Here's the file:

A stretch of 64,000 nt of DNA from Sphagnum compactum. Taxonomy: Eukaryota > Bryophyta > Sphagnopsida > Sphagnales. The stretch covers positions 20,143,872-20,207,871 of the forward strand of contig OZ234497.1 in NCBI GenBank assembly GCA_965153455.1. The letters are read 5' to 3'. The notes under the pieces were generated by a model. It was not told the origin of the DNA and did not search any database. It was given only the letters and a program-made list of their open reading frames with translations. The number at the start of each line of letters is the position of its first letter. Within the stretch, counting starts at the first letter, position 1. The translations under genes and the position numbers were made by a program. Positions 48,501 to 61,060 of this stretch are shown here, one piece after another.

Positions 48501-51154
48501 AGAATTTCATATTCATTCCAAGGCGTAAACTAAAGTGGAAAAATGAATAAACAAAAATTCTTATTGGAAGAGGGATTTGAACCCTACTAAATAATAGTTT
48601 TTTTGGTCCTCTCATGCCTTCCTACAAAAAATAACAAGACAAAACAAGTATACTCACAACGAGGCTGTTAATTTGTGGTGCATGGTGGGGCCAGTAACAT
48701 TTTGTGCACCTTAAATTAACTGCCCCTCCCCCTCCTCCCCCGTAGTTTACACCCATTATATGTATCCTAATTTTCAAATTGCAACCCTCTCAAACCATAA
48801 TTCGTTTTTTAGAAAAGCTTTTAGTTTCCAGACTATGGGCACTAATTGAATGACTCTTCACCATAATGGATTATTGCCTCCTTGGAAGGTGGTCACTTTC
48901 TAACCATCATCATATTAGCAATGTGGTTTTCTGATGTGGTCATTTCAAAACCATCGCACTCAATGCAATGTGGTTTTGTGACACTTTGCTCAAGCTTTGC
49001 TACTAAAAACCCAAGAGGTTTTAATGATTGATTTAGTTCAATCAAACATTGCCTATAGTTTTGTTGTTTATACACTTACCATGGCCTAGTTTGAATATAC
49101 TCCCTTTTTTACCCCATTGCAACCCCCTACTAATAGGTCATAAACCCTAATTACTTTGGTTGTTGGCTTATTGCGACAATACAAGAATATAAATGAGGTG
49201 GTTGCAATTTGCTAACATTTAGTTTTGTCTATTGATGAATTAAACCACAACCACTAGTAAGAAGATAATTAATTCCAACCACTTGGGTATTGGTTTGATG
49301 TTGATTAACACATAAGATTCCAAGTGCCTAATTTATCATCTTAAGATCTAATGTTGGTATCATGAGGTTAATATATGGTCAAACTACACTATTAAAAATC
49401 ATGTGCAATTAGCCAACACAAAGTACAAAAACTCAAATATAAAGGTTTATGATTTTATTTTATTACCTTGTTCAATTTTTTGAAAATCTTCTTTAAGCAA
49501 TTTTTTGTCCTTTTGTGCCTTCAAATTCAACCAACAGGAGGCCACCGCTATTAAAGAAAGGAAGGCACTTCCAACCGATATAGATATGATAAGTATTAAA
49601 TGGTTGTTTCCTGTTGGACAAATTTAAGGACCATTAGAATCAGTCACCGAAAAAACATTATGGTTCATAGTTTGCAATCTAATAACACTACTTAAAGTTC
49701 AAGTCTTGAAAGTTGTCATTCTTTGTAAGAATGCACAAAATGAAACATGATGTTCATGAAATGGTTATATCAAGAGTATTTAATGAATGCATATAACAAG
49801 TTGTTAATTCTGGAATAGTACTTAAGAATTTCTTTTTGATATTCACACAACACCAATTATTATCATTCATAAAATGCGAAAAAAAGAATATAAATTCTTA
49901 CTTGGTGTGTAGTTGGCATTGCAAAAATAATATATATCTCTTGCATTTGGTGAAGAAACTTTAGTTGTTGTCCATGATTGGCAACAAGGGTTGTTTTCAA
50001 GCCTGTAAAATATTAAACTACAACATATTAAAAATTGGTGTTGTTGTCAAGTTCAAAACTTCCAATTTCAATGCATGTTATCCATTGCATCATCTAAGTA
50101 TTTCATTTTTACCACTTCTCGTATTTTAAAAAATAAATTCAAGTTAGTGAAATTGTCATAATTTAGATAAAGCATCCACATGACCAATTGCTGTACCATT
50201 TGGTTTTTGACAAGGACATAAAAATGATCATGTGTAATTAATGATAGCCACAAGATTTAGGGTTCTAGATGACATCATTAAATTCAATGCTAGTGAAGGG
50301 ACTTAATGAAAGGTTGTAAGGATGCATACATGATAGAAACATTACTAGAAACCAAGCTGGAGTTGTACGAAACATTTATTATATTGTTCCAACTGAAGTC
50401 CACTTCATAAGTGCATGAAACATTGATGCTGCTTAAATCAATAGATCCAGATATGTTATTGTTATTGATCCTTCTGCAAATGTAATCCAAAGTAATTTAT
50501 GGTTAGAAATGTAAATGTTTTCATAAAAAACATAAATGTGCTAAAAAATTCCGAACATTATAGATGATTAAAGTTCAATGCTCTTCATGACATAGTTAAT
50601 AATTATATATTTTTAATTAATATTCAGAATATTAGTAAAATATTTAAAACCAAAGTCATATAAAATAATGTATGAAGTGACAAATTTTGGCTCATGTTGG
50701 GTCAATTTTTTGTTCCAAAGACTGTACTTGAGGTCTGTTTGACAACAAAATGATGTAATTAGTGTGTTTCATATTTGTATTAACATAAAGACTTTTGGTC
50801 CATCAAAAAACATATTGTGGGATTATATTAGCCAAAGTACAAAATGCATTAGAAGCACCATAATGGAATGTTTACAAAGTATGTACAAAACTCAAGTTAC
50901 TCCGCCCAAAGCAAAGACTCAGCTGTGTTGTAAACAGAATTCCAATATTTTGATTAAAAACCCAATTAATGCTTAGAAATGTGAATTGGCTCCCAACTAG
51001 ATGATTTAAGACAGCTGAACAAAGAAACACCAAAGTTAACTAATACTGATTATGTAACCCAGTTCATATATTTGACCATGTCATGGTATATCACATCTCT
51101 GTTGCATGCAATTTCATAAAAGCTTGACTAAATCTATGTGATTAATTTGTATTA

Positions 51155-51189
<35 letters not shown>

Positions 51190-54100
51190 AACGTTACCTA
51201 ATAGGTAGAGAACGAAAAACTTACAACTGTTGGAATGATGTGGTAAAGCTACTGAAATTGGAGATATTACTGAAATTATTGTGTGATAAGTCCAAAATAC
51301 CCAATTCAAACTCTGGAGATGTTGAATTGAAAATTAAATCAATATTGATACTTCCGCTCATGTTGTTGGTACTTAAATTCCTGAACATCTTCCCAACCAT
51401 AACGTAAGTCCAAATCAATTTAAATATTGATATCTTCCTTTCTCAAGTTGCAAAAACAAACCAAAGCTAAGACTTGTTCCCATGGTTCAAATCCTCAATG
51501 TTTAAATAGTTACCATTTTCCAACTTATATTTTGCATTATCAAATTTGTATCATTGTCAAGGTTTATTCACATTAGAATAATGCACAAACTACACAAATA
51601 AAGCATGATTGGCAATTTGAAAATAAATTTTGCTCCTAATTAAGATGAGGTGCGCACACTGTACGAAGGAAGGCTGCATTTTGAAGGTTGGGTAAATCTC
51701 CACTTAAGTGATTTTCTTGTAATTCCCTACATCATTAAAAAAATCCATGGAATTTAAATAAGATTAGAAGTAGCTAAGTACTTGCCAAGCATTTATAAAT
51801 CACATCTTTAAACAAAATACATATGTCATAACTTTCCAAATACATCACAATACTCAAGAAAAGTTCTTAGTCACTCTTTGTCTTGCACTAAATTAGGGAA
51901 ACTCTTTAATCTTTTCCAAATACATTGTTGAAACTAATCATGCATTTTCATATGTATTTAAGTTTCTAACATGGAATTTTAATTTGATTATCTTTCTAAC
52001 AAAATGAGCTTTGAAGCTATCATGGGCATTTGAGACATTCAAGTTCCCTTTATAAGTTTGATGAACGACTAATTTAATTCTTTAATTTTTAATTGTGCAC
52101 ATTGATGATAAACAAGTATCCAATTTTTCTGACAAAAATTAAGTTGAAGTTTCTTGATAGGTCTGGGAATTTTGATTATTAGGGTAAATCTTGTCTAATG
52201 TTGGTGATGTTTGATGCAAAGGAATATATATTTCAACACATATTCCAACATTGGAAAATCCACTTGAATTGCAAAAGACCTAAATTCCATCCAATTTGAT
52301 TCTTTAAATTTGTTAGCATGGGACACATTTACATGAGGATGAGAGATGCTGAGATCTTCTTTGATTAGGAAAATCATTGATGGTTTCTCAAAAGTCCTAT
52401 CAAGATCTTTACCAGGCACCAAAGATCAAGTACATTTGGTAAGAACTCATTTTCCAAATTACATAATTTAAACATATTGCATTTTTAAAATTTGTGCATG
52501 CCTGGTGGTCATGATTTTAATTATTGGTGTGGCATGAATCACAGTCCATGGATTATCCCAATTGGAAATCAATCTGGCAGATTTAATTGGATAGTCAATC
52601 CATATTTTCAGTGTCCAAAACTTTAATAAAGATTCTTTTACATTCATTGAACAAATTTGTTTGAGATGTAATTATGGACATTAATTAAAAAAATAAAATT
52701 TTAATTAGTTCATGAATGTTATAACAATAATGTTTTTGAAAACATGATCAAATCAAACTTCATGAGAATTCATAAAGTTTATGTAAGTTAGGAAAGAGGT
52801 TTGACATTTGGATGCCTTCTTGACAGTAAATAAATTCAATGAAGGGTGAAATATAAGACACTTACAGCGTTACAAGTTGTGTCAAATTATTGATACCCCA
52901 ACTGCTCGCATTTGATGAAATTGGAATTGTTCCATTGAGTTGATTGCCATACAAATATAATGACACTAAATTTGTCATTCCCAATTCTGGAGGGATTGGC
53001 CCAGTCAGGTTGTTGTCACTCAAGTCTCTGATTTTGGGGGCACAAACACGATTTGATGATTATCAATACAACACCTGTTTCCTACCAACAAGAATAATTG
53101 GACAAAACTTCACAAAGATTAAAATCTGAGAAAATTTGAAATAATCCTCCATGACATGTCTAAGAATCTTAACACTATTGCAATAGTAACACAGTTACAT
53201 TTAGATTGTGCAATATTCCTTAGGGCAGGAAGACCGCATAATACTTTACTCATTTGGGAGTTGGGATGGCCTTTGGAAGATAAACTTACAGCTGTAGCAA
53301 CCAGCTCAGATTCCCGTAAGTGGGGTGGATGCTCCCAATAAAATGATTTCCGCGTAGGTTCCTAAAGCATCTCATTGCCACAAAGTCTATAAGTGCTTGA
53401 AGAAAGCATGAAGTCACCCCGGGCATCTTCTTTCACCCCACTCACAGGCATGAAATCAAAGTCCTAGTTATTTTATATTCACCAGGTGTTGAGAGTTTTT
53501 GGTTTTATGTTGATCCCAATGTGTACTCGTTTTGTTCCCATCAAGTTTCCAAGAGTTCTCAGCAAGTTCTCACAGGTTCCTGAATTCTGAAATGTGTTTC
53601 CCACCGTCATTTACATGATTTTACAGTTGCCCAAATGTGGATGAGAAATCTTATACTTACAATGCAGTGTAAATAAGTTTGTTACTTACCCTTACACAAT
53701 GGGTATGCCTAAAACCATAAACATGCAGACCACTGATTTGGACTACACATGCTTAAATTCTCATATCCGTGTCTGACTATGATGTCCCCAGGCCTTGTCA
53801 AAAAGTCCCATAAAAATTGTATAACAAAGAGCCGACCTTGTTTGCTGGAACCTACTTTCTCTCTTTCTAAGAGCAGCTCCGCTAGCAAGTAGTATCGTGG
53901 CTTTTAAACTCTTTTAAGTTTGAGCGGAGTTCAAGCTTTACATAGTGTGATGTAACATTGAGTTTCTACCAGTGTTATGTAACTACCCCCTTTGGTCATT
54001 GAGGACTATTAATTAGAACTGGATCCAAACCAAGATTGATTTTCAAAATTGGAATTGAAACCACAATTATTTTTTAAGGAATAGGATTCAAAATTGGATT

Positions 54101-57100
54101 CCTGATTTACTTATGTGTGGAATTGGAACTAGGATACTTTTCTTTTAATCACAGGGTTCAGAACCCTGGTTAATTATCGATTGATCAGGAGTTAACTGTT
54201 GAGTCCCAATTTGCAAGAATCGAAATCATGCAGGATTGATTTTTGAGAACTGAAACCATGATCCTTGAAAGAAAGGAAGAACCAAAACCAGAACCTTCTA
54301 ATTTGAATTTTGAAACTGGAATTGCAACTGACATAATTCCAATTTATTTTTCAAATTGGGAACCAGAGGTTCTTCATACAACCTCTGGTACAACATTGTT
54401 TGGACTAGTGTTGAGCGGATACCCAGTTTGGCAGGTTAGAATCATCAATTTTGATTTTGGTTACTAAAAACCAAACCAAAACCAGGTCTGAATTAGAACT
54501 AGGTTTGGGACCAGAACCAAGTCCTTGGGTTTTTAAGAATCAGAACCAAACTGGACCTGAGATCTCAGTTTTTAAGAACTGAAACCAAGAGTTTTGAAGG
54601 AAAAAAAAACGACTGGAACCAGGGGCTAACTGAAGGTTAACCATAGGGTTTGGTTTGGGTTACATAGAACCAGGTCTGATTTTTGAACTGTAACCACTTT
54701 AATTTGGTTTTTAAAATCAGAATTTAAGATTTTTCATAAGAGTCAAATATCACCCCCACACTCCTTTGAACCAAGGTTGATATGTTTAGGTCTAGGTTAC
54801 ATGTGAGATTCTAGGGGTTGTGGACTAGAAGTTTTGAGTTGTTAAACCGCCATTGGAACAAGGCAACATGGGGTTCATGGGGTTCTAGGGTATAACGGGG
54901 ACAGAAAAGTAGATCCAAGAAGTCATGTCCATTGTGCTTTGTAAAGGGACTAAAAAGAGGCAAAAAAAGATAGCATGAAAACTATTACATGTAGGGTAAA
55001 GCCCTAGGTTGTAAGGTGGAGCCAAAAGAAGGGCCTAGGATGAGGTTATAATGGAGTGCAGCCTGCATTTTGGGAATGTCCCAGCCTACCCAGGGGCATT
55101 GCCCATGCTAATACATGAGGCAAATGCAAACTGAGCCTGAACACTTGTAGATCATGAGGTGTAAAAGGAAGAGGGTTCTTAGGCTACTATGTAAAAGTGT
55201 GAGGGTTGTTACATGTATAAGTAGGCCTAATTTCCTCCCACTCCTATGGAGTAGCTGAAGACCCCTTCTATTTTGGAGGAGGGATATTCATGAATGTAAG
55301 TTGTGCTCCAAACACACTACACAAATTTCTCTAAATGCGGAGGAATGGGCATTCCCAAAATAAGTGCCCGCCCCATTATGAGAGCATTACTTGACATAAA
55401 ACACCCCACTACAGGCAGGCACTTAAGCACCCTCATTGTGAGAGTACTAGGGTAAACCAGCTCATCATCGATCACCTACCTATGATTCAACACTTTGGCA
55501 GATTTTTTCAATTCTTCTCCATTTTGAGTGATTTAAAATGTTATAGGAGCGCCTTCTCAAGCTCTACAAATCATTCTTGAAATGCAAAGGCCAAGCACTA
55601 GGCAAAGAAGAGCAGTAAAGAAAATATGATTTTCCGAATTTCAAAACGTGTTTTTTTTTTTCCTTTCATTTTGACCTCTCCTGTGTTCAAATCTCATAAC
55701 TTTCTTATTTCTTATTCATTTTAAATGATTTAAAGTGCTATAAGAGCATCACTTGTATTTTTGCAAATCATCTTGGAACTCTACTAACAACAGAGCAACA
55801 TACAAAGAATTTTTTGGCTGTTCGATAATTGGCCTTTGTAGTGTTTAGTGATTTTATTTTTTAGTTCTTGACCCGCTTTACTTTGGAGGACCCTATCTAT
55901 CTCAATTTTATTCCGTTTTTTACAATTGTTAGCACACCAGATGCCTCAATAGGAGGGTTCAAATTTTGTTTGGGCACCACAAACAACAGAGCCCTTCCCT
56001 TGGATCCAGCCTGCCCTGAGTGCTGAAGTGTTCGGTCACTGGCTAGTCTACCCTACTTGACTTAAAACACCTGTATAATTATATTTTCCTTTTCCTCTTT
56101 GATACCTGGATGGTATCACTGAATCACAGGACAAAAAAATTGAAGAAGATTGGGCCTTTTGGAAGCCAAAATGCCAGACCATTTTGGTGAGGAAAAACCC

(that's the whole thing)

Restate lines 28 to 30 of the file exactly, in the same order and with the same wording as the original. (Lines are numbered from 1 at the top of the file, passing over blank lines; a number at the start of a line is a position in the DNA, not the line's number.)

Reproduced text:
51001 ATGATTTAAGACAGCTGAACAAAGAAACACCAAAGTTAACTAATACTGATTATGTAACCCAGTTCATATATTTGACCATGTCATGGTATATCACATCTCT
51101 GTTGCATGCAATTTCATAAAAGCTTGACTAAATCTATGTGATTAATTTGTATTA

Positions 51155-51189